• High-protein foods, including seafood, lean meats and poultry, eggs, beans, peas, nuts, and soy products.
    • Tempeh, beans, nuts, and egg whites form the basis of my protein-rich foods as a vegetarian. Contrary to popular belief, you can easily meet your protein needs without the consumption of meat. Just this summer, as I was preparing for my first bodybuilding competition, I met my daily goal of 150+ grams of protein per day with these foods, Greek yogurt, and no more than 1.5 scoops of protein powder or protein bars per day.
  • Fiber-rich whole grain products, such as whole-grain pasta and breads.
    • Whole-grain products retain more of the grain's naturally occurring nutrients, including fiber, which most Americans needs to get more of. The guidelines recommend that at least half of your carb-rich foods, such as breads, rice, cereal, and pasta, come from sources with a whole grain label. 

Here are the foods the guidelines recommend limiting:

Salted caramel vodka cupcakes: for when you feel like throwing caution to the wind.
  • Added sugars - limit to 10% of your daily calories, or around 50 grams total per day.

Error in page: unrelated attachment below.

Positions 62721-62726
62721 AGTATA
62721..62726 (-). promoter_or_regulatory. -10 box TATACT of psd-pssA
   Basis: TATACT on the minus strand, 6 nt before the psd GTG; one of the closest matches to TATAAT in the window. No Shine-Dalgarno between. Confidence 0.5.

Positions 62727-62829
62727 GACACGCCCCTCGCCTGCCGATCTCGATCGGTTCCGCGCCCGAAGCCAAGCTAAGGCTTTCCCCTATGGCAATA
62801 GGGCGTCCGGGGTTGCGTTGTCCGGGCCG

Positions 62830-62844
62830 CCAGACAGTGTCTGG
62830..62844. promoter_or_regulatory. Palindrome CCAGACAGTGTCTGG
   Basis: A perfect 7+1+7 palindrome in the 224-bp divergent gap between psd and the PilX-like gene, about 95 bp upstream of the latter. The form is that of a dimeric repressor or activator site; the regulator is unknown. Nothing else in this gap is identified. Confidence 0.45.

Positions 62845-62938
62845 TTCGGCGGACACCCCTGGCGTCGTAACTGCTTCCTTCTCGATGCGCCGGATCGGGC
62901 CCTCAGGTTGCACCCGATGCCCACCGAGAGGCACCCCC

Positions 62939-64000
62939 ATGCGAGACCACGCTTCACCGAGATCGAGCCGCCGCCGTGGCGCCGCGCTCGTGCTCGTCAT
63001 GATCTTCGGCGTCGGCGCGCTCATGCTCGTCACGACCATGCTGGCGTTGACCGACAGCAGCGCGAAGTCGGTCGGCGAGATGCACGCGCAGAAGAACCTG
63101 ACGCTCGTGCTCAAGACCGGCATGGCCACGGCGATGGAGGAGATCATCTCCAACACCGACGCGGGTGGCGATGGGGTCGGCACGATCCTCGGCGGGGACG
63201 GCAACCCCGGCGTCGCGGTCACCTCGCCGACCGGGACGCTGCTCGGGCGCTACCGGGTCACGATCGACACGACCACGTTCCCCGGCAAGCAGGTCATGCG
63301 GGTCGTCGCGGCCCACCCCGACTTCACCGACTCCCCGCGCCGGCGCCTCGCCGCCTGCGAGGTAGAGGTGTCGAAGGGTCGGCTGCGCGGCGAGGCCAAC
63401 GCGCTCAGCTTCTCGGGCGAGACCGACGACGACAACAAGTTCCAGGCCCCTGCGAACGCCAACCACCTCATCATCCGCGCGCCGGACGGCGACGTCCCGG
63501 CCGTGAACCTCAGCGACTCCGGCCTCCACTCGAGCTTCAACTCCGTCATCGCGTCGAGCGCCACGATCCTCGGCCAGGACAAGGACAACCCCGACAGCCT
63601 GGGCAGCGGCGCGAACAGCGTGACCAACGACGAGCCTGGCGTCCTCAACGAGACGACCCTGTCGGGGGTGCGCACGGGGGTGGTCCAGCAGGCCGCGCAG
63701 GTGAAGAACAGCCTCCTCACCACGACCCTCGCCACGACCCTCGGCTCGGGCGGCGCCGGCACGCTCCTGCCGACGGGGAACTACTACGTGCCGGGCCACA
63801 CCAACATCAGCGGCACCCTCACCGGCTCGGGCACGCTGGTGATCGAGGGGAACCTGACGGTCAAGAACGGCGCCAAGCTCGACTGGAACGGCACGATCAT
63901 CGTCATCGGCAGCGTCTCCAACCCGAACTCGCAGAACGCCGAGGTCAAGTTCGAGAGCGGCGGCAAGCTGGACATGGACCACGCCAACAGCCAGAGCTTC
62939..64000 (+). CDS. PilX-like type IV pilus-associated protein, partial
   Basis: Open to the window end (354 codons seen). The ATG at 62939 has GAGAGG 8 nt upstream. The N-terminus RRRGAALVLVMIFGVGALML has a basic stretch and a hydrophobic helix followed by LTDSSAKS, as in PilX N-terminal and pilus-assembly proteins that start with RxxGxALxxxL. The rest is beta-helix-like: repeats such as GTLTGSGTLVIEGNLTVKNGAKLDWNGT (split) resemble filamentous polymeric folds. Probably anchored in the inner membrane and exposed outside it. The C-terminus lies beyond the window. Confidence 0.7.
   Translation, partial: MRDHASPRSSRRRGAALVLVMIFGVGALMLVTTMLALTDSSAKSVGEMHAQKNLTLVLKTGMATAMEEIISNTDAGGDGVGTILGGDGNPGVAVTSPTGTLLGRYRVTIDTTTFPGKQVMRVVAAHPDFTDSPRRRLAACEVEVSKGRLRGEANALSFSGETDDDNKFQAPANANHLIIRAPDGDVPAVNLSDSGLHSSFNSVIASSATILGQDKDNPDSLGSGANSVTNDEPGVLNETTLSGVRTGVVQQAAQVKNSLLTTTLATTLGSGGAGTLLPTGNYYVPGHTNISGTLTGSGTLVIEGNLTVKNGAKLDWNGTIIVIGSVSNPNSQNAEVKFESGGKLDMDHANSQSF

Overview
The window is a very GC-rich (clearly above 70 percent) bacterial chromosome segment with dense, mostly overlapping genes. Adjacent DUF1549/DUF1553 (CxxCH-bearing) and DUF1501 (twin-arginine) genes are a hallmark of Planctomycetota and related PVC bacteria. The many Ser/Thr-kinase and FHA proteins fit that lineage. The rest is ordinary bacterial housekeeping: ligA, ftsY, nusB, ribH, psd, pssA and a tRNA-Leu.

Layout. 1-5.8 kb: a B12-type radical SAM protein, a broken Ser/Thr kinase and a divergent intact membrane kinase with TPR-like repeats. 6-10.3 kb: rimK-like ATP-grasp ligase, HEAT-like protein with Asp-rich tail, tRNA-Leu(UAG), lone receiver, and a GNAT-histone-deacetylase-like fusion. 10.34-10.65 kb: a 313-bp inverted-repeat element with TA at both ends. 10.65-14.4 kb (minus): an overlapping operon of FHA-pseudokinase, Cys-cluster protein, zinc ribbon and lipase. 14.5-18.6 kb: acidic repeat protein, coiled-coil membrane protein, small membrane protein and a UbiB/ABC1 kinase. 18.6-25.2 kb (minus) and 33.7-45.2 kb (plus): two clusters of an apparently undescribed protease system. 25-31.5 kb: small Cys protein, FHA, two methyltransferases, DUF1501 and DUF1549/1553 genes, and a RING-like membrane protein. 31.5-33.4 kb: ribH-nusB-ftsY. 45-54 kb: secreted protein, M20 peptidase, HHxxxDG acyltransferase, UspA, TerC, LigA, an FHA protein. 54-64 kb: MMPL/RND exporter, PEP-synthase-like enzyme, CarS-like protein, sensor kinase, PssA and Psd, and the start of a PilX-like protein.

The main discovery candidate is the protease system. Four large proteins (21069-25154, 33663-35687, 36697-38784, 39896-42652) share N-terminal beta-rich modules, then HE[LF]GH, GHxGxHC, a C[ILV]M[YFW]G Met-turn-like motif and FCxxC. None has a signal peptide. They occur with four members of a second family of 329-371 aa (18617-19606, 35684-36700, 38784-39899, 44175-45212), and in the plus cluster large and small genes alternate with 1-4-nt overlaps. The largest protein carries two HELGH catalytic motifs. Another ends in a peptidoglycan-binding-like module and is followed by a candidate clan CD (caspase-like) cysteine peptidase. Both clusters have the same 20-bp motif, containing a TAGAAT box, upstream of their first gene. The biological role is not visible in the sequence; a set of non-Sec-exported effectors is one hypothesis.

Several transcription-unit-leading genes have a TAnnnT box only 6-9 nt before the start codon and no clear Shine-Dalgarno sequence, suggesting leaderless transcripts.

• Sugar, by itself, isn't evil - or toxic. It's naturally found in plenty of healthful foods, such as fruit, and even the occasional indulgent sweet treat can play a part in a balanced, healthy lifestyle. However, added sugars may contribute to weight gain because they add lots of extra, non-nourishing calories to food and also make that food much easier to overeat (after all, when's the last time you blacked out and overdid it on a bag of celery?). To keep added sugars in check take some sage advice from Nia Shanks: splurge on the sugary foods you truly love, and ditch the ones you can live without. Remember: it's perfectly okay to pass on the store-bought Safeway cake at your workplace's monthly birthday party, especially when you've got your eye on that delicious dark chocolate torte from the tapas place down the street this weekend instead.